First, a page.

Is it difficult to make a prediction then?
The data available to me in particular suggest a hard-fought election. It is not going to be like the [National Assembly elections] of 2015, when the opposition won by a large margin. Everything will depend on the attitude of opposition activists, who have less mobilizational capacity at election time. I think it’s possible that opposition divisions damage them in Amazonas state, which would be a serious blow because it would turn the National Assembly panorama on its head and give the government grounds to argue that effectively there was fraud in that state in 2015. Moreover, it would also favour the government if there is a high rate of abstention amongst traditional opposition voters in Miranda state. The government, on the other hand, will have problems in strategic states like Zulia if the opposition mobilises as a unified force.
It isn’t clear then if on October 16 we will wake up to a tendency towards dialogue, or an intensification of the violence?
It will depend on the result. If it is favourable to the opposition, but with a small majority, then that will favour a peaceful, democratic alternative. But if the opposition comes second to the government, then even more so. A favourable scenario for the government would be to at least win a small margin in terms of the national vote. If it manages to turn the 2015 legislative vote around, even by two to three points, then that would neutralise the possibility of violence. The same would happen if the opposition wins by a small percentage, because that would mean that the government has managed to recover in relation to 2015.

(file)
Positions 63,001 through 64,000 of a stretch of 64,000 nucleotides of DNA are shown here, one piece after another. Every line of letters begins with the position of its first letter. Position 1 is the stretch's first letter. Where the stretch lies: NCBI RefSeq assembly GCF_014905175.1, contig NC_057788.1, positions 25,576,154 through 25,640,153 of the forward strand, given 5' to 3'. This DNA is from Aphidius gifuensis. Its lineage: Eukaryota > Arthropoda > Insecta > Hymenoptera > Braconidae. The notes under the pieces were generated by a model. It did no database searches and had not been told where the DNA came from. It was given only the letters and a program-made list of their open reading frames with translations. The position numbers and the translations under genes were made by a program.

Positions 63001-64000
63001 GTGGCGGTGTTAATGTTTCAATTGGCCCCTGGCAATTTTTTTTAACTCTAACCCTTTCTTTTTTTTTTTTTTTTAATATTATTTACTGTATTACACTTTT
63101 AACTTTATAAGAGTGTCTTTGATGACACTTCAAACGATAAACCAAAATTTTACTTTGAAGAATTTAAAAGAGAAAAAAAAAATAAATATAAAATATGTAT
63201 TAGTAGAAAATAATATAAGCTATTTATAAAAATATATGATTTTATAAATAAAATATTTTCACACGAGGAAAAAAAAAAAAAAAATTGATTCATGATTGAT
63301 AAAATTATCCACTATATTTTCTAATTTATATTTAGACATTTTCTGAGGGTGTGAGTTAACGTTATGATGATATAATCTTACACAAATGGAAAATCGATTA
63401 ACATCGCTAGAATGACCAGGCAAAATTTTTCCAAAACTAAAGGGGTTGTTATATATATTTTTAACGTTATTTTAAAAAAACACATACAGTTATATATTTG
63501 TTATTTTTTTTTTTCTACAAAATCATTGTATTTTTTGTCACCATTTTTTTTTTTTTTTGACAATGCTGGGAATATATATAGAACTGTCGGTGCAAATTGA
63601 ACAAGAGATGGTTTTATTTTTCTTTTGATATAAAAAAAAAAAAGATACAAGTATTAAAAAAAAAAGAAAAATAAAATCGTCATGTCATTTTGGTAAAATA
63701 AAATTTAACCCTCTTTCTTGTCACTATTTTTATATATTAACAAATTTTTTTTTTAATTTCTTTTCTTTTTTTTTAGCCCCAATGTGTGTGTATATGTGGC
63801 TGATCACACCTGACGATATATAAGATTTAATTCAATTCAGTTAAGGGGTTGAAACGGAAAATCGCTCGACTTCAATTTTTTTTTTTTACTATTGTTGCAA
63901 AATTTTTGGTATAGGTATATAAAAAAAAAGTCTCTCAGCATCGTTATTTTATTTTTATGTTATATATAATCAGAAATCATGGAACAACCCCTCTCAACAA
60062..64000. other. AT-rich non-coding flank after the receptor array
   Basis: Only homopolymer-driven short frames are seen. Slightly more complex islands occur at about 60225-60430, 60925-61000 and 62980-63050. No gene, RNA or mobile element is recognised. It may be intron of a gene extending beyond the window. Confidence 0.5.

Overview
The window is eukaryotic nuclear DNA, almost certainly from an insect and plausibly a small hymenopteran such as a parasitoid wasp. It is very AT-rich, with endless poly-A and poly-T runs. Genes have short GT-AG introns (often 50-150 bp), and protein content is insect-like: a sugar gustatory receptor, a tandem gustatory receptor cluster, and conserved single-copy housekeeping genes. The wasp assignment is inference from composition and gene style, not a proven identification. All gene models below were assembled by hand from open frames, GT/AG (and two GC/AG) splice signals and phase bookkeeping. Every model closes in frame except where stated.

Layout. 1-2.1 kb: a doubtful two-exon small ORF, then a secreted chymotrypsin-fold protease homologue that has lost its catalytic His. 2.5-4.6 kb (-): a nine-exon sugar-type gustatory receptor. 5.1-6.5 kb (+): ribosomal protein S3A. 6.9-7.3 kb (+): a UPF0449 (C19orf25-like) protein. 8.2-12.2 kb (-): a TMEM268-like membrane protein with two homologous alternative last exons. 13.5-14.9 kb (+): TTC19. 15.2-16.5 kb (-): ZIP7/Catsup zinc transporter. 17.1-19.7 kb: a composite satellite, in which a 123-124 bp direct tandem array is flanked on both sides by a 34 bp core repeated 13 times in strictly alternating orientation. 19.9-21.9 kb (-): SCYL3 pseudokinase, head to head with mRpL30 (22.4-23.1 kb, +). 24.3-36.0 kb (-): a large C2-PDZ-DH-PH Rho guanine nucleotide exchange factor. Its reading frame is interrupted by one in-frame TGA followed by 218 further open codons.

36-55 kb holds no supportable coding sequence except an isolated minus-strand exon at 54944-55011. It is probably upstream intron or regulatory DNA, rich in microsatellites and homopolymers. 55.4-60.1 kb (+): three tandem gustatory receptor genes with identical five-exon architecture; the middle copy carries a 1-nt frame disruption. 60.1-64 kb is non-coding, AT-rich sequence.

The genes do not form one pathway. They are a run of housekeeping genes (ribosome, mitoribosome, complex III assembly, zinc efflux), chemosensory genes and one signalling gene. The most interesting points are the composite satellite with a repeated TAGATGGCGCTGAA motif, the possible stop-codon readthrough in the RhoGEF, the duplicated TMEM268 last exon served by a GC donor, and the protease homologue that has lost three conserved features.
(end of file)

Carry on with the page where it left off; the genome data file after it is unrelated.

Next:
The opposition would have to win a knockout victory for violence to be on the cards again?
Even if they win by a knockout, we wouldn’t see violence straight away. In that case what would happen is that the opposition would have the necessary muscle to force the government’s hand in the anticipated negotiations. There is a sector [of the opposition] that believes that a victory at this moment would give them the upper hand in negotiations to force the government into ceding ground, even without the threat of violence. Some believe that it would lead to an organized retreat by Chavismo. But there is a lot of uncertainty because from what I have been able to sound out, I cannot clearly see that the opposition will have a similar result to 2015.
The Trump Factor
Another variable that will be measured in Sunday’s elections, according to Biardeau, is the opinion of the people in relation to the sanctions imposed by the government of Donald Trump.
“It is a real threat, it is not an invention, and it doesn’t just go against the government, but against the Venezuelan sovereignty. That is so much the case that even the countries that were aligned against Venezuela in the OAS [Organization of American States] practically took two steps backwards. On Sunday, we will see what the electorate thinks of that,” he said.
By way of conclusion, the columnist and professor of Latin American studies in the Central University of Venezuela, insisted that the upcoming election will be the most uncertain of recent years.
“They really are strategic elections, not just a simple regional vote,” he stressed.
This interview was edited and translated by Venezuelanalysis.